With choice of convivial open bar, in-suite bar and walk-in cellar, guests at Southern Ocean Lodge can easily help themselves to their choice of wine, beer or fix themselves a cocktail. The staff are more than happy to help too!
With a commitment to local produce, the lodge showcases the best of South Australian wines (and beers!) from the various wine-producing regions around the state, including from local wineries on Kangaroo Island. Matched wines are served with lunch and dinner, and if guests prefer to choose their own, they can explore the walk-in cellar and choose a bottle to take to the table.
Southern Ocean Lodge Manager John Hird has the enviable task of choosing wines for the walk-in cellar, so the selection is really a creation of John’s favourite picks from around the state. The wines in the cellar are often available only at the wineries’ cellar doors, so guests are really offered a taste of Southern Australia’s most interesting wines, often from smaller vineyards.
Here John explains his approach to choosing (and drinking!) wine, how he came to appreciate some of the world’s best drops, and above all the importance of drinkability!
How did your love for wine originate?
My love of wine originated from my father who imported wine from Bordeaux to the UK. I don’t think he sold much of it, we drank most of it! Later while spending 17 years living in Switzerland, I was able to travel to almost any wine region in France, Italy, Germany and Austria.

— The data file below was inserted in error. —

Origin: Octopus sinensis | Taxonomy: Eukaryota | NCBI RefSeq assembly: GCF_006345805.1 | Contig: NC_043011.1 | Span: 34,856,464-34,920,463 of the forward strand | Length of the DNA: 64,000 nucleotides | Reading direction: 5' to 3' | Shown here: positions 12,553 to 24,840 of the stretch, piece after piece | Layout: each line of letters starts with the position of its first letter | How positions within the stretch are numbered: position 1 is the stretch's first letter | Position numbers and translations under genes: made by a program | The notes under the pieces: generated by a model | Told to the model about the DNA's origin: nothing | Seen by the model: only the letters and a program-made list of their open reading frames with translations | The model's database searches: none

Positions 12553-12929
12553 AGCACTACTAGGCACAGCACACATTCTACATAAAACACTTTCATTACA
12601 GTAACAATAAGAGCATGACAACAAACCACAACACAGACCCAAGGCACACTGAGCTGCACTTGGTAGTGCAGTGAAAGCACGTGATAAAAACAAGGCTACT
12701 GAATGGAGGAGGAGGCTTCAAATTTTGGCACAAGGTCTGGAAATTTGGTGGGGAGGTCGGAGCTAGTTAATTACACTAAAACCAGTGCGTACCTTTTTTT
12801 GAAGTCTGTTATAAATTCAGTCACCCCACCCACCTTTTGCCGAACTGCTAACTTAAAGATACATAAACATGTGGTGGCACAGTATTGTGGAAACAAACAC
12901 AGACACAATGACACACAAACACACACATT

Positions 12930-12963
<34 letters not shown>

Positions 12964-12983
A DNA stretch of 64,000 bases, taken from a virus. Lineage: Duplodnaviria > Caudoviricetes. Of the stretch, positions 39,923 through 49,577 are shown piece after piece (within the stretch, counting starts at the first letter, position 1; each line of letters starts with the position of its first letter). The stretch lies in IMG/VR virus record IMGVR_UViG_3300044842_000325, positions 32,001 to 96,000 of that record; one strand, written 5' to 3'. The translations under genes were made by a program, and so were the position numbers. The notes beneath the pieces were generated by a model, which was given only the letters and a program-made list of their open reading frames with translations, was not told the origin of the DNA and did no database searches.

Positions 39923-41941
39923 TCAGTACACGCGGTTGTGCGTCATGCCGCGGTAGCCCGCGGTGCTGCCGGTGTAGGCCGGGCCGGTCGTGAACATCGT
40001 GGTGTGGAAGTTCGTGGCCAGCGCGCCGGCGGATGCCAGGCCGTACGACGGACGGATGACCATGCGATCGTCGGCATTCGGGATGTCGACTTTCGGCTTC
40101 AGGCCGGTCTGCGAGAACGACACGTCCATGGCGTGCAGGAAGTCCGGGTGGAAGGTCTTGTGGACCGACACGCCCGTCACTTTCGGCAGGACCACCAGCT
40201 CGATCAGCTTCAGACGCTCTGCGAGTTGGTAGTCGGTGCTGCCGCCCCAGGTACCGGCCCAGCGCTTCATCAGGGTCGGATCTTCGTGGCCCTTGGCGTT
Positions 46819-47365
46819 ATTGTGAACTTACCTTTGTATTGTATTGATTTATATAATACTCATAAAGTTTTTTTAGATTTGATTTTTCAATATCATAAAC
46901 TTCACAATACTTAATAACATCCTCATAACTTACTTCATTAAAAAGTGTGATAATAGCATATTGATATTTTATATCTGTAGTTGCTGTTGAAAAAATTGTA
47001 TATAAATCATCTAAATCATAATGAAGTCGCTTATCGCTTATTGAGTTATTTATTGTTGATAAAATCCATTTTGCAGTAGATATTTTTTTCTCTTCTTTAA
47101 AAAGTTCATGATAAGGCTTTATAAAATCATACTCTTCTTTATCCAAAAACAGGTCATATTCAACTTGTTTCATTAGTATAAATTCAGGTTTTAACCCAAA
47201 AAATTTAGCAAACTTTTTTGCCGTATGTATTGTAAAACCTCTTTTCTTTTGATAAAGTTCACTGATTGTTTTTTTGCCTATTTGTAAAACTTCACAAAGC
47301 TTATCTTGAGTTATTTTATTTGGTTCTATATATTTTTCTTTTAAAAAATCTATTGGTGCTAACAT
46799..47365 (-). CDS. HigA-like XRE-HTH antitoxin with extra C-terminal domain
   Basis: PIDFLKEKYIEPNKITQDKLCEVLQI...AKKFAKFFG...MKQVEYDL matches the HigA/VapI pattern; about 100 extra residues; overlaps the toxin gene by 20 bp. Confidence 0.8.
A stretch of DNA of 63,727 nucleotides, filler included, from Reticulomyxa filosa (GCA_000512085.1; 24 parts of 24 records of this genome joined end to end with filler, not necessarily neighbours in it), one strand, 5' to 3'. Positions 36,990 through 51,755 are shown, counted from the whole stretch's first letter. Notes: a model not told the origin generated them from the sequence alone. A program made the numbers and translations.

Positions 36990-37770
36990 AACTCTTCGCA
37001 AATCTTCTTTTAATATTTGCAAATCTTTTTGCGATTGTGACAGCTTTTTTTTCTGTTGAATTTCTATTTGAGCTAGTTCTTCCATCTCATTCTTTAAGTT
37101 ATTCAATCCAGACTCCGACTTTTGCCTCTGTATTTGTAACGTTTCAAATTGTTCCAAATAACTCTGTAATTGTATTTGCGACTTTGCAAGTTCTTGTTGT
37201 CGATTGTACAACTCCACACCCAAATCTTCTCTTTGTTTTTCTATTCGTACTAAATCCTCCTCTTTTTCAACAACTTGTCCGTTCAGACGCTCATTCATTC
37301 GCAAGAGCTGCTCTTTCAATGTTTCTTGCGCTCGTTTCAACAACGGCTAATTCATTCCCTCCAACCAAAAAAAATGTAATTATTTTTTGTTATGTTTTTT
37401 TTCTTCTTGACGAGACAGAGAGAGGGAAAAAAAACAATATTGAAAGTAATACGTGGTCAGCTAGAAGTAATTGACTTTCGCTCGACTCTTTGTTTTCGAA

As an aspiring hotelier, we would list and sell amazing cellared wines (old Burgundies, Bordeaux, Super-Tuscans, Barolos etc) which I could ill afford on my salary.
I had to find a way to taste these fine drops: all these wines were decanted for guests at the table, they were old wines, and many would have quite a bit of sediment. At the end of the evening I would collect these bottles and set to work tasting – but how to remove the sediment?
I purchased a small centrifuge (a device for separating solids from liquids), a pipette (a small tube to collect the liquid) and a fine Riedl Crystal wine glass. Then by filling one test tube in the centrifuge with wine and the other test tube with an equal amount of water, I would centrifuge the sediment in the wine to the bottom of the test tube, and then carefully extract the wine into my glass using the pipette.
This way I got to taste the finer vintages of Chateaus such as Petrus, Latour, Cheval Blanc, Brane-Cantenac and Talbot. I also developed a great love for fine Pinot, Nebbiolo, Sangiovese, as well as the Rhone varietals such as Syrah and Grenache. I would take any and every opportunity to sample wines; not because I wanted to become a sommelier, I just love wine!
My first visit to Australia in 1988 really opened my eyes to how excellent wine didn’t need to be expensive. I remember visiting my uncle in Brisbane and drinking “Aussie Champagne” (before the Aussies were told they couldn’t call it Champagne) and it was darned good! A premium bottle of wine at that time only cost about $20 in a bottle shop – and at that price no wonder I developed a taste for the quintessential Australian red blend Cabernet-Shiraz. Since those early days I have enjoyed wines from around the world and while some will disagree, I believe it’s not about price, brand or trend; it’s simply about drinkability!